KRL: What kind of research do you do?
Amy: Nothing much in advance, but if something comes up during the story that I need to learn more about, an internet search is the extent of what I need to know, typically.
KRL: What do you like to read?
Amy: I spend most of my time reading my editing clients’ novels, so I have less time to read for fun. I often reach for YA, particularly fantasy and dystopian, as my comfort books, but I love romance and mystery, too. More often than any of that, though, I read manga.
KRL: Yay! I have just recently started reading manga. What are your favorite TV shows or movies?
Amy: Too many to list! I guess my favorite all-time TV show is Breaking Bad and my favorite all-time movie is Jim Henson’s Labyrinth, but I love superhero shows and movies more than any other genre. My favorite mystery series is Monk, but I love historical dramas and mysteries, too.
KRL: Have you any advice for aspiring or beginning writers?
Amy: Just keep writing! Don’t push yourself, because you don’t have to write every single day, but practice as often as you can. Over time, you’ll get better and better at it.
KRL: What is something people would be surprised to know about you?
Amy: That I love escape rooms! Well, maybe that wouldn’t be surprising since one of my mystery books is titled Enchantments and Escape Rooms, but my friends and I started playing them in 2018, and we got so hooked! We took a long break during the earliest part of pandemic, but we’ve probably done around twenty-five different rooms.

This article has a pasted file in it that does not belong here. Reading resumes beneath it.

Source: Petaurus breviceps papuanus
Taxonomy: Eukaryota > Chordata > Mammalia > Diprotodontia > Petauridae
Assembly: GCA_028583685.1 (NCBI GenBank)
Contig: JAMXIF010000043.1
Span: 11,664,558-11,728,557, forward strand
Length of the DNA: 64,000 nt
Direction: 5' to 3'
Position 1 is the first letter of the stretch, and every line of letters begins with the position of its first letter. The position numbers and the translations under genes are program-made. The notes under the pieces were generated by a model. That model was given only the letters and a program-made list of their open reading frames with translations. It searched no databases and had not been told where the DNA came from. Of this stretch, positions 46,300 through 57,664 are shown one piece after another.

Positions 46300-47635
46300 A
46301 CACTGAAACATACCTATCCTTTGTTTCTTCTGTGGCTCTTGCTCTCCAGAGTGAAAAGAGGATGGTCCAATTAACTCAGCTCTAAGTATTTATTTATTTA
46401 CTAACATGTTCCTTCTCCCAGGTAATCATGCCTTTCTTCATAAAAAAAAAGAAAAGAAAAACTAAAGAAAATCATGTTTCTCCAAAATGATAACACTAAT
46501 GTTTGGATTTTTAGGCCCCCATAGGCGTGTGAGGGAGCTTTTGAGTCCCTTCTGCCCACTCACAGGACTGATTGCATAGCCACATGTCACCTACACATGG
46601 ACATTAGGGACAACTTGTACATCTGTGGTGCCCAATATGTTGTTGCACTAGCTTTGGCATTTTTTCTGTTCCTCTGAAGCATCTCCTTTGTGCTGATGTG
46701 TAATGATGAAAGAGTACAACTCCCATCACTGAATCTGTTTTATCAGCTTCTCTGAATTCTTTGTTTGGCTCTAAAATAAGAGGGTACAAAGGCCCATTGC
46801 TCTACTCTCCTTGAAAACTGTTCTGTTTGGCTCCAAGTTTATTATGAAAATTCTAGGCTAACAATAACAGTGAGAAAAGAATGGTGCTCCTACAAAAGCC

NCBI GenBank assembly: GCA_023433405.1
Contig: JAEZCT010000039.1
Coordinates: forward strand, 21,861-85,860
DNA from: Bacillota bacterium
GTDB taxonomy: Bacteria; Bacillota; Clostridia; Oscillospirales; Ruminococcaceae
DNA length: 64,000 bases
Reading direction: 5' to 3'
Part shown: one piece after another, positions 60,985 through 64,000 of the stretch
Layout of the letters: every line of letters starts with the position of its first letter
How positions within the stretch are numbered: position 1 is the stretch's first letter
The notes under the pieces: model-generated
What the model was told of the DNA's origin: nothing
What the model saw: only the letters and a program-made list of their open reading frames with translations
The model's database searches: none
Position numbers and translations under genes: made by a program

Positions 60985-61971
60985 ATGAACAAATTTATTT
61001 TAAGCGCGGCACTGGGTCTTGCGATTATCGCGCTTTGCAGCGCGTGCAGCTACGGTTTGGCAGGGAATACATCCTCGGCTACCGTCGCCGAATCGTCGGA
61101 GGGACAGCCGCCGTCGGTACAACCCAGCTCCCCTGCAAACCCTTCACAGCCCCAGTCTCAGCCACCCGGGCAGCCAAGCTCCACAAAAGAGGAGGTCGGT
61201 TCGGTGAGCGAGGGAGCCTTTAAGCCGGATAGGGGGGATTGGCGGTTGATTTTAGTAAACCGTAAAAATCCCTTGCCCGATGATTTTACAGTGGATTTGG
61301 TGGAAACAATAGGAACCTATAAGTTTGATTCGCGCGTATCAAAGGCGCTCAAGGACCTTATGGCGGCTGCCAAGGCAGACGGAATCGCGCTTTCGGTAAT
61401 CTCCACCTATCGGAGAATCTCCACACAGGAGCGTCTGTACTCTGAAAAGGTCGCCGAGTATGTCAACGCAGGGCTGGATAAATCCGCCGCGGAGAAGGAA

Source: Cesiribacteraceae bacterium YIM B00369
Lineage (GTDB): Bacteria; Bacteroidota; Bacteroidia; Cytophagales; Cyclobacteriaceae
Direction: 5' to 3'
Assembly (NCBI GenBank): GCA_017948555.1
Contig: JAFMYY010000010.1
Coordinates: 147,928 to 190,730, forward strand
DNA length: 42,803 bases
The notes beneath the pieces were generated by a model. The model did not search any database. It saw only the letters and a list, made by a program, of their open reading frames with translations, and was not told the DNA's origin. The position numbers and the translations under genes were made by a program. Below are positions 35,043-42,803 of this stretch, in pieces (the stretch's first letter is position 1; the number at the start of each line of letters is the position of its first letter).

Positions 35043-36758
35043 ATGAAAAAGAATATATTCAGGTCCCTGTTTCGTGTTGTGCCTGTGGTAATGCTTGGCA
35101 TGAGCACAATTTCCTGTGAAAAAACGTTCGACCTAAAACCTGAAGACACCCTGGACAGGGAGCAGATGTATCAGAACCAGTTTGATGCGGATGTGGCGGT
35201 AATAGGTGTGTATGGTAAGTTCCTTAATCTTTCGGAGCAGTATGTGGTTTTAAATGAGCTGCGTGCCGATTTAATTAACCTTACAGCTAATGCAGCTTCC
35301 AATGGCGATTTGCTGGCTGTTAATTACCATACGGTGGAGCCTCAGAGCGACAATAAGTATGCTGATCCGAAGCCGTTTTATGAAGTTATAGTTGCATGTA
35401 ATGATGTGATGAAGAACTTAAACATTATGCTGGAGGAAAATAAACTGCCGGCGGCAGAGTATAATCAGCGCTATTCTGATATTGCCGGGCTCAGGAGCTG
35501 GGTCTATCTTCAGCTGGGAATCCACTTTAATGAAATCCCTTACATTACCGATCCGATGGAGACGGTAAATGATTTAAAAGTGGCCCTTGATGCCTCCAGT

KRL: Do you have any pets?
Amy: Yes! I have a three-year-old “tortie” cat named Jasmine. She’s so cute and rambunctious. I adopted her after I lost my tuxedo cat, Luna. I had Luna almost her whole life (thirteen years), and she was the sweetest cat.
KRL: Is there anything you would like to add?
Amy: Thanks for having me on the site! I appreciate the opportunity. I hope your readers looking for some fun game – and convention-themed witchy mysteries will give my cozy mysteries a chance!
KRL: Thank you for joining us! Where can people find you online?
Amy McNulty is an editor and author of books that run the gamut from YA speculative fiction to contemporary romance. A lifelong fiction fanatic, she fangirls over books, anime, manga, comics, movies, games, and TV shows from her home state of Wisconsin. When not editing her clients’ novels, she’s busy fulfilling her dream by crafting fantastical worlds of her own.
To enter to win an ebook or print copy of Don’t Judge a Book by Its Hover, simply email KRL at krlcontests@gmail[dot]com by replacing the [dot] with a period, with the subject line “hover,” or comment on this article. A winner will be chosen January 15, 2022. Only US entries and you must be at least 18 to enter. If entering via email and you want a print copy please include your mailing address. BE SURE TO STATE IF YOU WANT WANT OR EBOOK. You can read our privacy statement here if you like.